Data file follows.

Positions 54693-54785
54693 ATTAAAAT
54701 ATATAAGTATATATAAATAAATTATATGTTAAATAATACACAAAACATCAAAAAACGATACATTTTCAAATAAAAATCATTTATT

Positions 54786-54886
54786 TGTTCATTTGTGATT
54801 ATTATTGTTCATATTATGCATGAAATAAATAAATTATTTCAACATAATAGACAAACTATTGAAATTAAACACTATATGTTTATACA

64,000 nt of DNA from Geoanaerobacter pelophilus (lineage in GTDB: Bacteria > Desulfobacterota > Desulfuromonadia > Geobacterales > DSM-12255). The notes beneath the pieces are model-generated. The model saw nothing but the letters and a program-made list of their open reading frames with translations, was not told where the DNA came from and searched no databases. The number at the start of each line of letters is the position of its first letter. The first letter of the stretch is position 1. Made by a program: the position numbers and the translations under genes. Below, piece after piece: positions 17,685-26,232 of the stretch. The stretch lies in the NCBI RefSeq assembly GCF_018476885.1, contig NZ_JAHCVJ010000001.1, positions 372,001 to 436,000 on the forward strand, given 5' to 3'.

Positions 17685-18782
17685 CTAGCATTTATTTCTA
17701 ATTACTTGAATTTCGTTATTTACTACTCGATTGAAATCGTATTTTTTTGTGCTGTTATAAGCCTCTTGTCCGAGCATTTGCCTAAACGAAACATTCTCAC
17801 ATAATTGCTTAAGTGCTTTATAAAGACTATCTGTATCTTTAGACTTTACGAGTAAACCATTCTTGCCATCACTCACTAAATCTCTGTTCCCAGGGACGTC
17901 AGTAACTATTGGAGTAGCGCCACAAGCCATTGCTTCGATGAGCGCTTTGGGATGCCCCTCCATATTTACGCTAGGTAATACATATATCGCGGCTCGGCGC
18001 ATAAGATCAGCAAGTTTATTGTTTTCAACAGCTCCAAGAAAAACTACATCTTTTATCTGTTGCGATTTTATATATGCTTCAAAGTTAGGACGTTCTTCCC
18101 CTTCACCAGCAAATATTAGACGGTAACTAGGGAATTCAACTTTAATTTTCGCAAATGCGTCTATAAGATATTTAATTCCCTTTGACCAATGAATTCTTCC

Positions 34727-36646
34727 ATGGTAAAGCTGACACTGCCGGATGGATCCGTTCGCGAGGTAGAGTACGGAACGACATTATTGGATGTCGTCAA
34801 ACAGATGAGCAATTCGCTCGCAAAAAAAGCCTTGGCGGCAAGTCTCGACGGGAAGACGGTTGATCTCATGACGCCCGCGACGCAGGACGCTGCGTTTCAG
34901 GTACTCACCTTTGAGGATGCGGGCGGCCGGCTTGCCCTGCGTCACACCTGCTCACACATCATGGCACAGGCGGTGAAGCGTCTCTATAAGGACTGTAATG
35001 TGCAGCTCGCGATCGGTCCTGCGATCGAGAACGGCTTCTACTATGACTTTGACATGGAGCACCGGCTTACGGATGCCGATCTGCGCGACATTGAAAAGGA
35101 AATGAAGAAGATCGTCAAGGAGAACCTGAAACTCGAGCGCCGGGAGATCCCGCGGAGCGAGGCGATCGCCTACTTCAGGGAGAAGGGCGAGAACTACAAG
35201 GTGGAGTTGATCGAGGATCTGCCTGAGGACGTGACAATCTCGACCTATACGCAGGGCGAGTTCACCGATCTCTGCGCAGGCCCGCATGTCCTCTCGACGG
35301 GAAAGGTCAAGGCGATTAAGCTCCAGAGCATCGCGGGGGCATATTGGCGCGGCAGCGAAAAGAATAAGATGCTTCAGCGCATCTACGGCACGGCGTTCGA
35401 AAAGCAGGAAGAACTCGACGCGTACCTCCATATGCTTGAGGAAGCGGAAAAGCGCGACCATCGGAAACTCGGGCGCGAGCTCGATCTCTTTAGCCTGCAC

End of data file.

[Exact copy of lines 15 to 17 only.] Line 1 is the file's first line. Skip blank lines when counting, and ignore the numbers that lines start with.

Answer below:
Positions 34727-36646
34727 ATGGTAAAGCTGACACTGCCGGATGGATCCGTTCGCGAGGTAGAGTACGGAACGACATTATTGGATGTCGTCAA
34801 ACAGATGAGCAATTCGCTCGCAAAAAAAGCCTTGGCGGCAAGTCTCGACGGGAAGACGGTTGATCTCATGACGCCCGCGACGCAGGACGCTGCGTTTCAG